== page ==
To promote the well-being of the Filipino elderly, the first week of October has been declared as the Filipino Elderly Week in the country. October 5 was the date in Baguio City, Region I and perhaps many more places. Seven (7) Nutritionist-Dietitians took care of nutrition counseling.
Regardless of age, many clients verbalize living a healthy lifestyle which is most likely the primary reason for their long life and which everyone, including the young, should emulate. Most were well-nourished based on mini-screening tools by the Baguio General Hospital and Medical Center nurses. Kudos to those who were not suffering from any disease hence had no maintenance medicine. They remained physically active, ate less of rice and alternatives, little of protein-rich foods especially meat, little of fat and sugar and processed meat and more of fruits and vegetables. Another one said she never ate a fast food product. Many however, were also on maintenance medications, the most common being anti-hypertensives. There were diabetics too, but surprisingly few with gout – all based on interviews. Could it be that many were unable to go out? Few tended to be anemic. I even encountered one who is in her 26th year of heart attack survivorship.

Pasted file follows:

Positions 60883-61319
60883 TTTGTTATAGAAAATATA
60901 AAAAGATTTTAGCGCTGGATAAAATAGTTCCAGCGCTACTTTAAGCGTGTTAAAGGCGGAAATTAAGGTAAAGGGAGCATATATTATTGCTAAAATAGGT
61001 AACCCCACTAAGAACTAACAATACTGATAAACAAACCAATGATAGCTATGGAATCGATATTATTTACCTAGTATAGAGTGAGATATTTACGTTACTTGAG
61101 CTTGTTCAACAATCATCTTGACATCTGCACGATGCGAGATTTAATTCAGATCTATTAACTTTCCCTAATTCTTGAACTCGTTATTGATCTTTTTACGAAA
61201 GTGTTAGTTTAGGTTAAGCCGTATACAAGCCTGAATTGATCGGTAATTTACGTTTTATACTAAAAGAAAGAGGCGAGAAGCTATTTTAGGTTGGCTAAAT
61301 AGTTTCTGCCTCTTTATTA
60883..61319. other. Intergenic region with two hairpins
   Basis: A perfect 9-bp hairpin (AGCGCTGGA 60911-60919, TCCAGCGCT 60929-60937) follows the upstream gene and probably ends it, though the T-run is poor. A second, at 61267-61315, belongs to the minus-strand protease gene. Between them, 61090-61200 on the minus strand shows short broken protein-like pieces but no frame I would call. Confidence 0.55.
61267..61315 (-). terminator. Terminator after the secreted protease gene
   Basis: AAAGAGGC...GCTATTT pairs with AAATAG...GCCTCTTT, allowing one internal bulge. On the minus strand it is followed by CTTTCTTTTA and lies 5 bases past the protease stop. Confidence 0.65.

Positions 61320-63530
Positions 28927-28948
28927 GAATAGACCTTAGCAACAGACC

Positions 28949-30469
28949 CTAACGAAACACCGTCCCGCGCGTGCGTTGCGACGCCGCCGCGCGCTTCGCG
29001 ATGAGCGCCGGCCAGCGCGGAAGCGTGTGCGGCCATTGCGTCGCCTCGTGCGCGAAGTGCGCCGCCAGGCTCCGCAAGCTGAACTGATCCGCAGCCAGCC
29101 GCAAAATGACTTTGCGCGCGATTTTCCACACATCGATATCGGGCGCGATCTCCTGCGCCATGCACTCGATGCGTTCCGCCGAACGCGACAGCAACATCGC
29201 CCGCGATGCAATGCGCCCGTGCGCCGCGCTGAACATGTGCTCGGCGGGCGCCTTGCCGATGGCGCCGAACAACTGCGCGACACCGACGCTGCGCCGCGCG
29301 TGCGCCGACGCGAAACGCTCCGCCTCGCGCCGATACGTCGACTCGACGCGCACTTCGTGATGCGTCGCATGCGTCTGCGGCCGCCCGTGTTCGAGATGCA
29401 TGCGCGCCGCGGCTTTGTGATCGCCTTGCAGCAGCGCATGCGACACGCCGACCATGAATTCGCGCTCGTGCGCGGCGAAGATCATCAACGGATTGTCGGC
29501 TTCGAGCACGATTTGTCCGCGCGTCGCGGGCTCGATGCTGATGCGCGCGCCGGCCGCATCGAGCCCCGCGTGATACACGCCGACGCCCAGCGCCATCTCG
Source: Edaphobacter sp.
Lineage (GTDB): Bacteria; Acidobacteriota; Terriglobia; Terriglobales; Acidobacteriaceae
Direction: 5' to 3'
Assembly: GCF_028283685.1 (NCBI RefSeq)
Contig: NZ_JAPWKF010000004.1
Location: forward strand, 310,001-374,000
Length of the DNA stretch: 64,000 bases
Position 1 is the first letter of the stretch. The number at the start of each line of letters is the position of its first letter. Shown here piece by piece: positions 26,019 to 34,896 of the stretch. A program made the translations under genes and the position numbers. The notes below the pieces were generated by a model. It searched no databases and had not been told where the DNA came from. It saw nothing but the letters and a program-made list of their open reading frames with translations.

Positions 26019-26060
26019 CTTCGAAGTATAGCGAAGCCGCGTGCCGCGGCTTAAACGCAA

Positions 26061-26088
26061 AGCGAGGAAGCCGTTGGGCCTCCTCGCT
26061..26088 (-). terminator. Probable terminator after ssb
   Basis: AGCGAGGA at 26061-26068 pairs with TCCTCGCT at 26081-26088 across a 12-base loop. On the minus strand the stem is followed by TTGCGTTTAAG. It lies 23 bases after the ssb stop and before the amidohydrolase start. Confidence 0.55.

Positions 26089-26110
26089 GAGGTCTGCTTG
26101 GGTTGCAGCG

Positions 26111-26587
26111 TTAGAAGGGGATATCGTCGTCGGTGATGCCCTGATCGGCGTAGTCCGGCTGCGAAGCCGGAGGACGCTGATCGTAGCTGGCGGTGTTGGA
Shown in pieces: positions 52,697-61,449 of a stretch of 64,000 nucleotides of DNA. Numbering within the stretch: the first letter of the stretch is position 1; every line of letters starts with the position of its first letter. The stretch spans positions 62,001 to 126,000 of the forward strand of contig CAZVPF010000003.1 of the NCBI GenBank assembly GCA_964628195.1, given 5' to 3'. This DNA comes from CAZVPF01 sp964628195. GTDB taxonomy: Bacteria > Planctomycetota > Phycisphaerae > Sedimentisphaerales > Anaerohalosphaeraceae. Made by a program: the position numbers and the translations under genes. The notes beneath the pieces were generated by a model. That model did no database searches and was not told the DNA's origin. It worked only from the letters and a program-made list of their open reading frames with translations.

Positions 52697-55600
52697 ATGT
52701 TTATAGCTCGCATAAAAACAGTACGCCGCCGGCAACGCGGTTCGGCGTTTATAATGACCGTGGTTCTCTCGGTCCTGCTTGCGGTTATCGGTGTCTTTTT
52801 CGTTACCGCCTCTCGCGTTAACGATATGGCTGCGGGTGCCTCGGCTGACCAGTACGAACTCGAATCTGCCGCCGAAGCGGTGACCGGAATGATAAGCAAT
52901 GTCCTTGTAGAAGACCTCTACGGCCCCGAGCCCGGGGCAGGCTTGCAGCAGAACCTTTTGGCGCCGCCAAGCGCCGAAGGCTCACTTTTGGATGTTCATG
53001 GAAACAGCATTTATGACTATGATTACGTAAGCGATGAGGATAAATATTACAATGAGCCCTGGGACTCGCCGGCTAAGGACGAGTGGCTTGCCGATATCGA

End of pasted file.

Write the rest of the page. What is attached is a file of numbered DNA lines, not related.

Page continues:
The elderly are actually faced with challenges of meeting their food and nutrient needs.
Socioeconomic conditions such as living alone, difficulties in mobility, insufficient finances, health conditions that make cooking or feeding self-difficult, decreased sense of smell and taste, swallowing difficulties, medicines which can affect taste, make mouth dry or decrease appetite and even absorption of nutrients. Be cautious of medicines and possible drug-nutrient interactions.
Good nutrition must continue throughout life to prevent the onset of nutrition-related problems or alleviate existing ones. As metabolic processes and physical activities decrease, a corresponding decrease in food intake has to be made among the elderly. Wide variety of soft, easy to chew and smaller bite-size foods given in small frequent feeding Fluid intake must not be ignored as dehydration is a big problem and hardly noticeable.
More importantly, individual assessment for the at-risk elderly needs to be done so the most fitting intervention can be suggested. My salute to the organizers of the event for the elderly! May such activities be sustained and may other LGUs follow.